As technology changes and employees are obligated to learn to use new equipment that
keeps the competition on their toes, companies find that they must offer training programs
that often times can be quite sophisticated. Businesses often find themselves attempting to
improve productivity by increasing the employee’s knowledge and their ability to perform
a wide variety of tasks. Training and developing employees for optimum performance is
crucial to organizational success as it represents a planned effort by an organization to
facilitate employees’ learning of job-related behaviors.
On-the-job training is the most fundamental type of training. One estimate suggests
that organizations spend three to six times more on OJT than on classroom training. This
number equates to roughly $100 billion dollars each year on training. OJT is the easiest
kind of training to implement and can be effective where the job is relatively simple, such
as clerking in a store. Intricate jobs require a more intense training effort as more variables
are introduced into the system.
The flow of on-the-job training is relatively straightforward. As an employee gets
hired they immediately begin to be trained by doing, or watching others for a while and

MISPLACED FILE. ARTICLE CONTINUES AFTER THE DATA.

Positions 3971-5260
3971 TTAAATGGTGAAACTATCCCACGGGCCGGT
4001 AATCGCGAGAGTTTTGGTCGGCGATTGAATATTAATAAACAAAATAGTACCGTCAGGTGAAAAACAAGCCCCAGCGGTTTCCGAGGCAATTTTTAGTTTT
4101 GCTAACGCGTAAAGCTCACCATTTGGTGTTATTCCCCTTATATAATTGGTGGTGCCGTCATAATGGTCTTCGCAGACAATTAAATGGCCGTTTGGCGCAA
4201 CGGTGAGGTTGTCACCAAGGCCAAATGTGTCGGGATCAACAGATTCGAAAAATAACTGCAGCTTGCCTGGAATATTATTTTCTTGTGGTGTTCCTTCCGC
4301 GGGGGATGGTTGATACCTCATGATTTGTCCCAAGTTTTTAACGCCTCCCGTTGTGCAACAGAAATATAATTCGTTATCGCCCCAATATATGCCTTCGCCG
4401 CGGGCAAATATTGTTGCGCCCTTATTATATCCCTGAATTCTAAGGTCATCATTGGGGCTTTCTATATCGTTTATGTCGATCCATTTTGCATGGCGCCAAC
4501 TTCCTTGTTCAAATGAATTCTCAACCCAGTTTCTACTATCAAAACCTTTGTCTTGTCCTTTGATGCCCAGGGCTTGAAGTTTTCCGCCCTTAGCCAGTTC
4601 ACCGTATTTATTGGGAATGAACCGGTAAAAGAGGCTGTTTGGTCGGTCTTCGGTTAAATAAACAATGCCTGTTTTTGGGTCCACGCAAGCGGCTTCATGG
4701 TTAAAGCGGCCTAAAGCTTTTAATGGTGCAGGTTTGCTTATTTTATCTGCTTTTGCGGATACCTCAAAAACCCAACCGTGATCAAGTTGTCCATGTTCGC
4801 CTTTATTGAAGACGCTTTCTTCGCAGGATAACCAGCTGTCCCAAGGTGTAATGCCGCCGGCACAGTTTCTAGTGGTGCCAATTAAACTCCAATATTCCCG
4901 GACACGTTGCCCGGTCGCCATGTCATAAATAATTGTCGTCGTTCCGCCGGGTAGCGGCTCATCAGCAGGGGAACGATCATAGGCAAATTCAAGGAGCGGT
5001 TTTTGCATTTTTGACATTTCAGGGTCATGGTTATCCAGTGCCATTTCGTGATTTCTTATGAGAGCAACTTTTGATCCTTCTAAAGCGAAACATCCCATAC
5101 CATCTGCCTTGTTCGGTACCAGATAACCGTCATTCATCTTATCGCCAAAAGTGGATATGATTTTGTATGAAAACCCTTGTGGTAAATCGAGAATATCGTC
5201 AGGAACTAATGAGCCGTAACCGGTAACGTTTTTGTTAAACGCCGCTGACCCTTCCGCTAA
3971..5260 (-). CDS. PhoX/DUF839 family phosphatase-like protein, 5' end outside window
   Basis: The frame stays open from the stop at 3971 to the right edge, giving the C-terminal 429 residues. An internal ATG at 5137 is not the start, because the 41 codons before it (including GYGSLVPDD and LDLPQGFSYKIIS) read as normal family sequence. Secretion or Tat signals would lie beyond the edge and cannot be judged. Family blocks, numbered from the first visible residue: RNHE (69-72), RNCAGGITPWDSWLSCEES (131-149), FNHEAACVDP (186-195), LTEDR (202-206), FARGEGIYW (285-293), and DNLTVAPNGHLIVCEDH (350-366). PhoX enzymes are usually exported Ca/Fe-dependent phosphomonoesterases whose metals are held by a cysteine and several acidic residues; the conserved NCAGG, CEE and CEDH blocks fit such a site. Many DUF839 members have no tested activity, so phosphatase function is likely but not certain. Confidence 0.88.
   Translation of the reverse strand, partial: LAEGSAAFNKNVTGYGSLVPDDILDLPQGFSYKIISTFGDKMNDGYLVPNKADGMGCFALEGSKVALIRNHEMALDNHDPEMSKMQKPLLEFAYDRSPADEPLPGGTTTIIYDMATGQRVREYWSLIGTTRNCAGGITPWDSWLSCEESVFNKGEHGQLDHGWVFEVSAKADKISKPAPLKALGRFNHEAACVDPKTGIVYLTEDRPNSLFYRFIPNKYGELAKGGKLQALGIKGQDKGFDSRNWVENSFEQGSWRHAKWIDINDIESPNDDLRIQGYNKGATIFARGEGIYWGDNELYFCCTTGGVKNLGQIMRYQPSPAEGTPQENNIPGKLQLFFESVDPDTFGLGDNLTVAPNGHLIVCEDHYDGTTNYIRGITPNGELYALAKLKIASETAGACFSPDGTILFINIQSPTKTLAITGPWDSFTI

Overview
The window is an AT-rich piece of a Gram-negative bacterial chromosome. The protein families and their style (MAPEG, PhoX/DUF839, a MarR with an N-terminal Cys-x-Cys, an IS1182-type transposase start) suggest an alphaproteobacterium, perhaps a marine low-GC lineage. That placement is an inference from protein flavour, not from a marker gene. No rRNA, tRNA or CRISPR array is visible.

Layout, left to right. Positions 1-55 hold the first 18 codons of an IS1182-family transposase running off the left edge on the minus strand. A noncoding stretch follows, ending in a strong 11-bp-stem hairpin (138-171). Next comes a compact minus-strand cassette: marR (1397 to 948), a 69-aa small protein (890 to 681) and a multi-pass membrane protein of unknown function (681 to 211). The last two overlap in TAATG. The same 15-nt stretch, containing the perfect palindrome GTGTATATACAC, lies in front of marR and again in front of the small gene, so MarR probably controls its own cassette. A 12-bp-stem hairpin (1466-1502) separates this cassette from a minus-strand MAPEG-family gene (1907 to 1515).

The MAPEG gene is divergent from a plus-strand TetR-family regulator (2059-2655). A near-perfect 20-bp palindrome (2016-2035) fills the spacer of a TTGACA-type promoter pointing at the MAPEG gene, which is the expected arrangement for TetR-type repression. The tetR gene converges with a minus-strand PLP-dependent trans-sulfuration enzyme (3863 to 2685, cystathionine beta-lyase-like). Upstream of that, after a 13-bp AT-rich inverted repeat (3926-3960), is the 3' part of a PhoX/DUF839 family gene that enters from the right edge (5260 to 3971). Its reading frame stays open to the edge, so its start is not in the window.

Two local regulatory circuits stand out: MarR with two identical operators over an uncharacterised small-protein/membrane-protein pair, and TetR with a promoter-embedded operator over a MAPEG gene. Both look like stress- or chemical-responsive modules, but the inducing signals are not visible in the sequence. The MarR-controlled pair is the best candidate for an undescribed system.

imitating them. This “other” could be an experienced employee or supervisor that takes
the new employee “under his or her wing” to show how to perform job duties. This type
of training can have both positive or negative results, depending on the skills and habits of
the person being imitated.
OJT has some advantages such as when the employee is being trained, the trainer—
a manager, or a senior employee—has the opportunity to build good relationship with that
employee. OJT also has few out-of-pocket costs for training facilities, materials, or
instructor fees and easy transfer of learning back to the job, as the learning site is the work
site. The training can have positive effects on employee morale as it teaches them not only
have skills related to the specific tasks they do at work but also trains them with the ability
to think critically and solve problems that sometimes can be applied to their normal lives.
Plus as time becomes a critical source, OJT is potentially the most effective means of
facilitating learning in the workplace.
There are some drawbacks to OJT, as it is one of the most poorly implemented
training methods and has these shortcomings: (1) lack of a structured training environment;
(2) poor training skills of management; (3) lack of defined job performance criteria. To
overcome the above mentioned problems, experts in the Total Quality Management field
suggest developing realistic goals and measures for each OJT area; planning a specific
training schedule for each trainee, including set periods for evaluation and feedback;
helping managers to establish a nonthreatening atmosphere conductive to learning; and
conducting periodic evaluations, after training is completed, to prevent regression. To
establish an on-the-job training program a company needs to assess the needs of the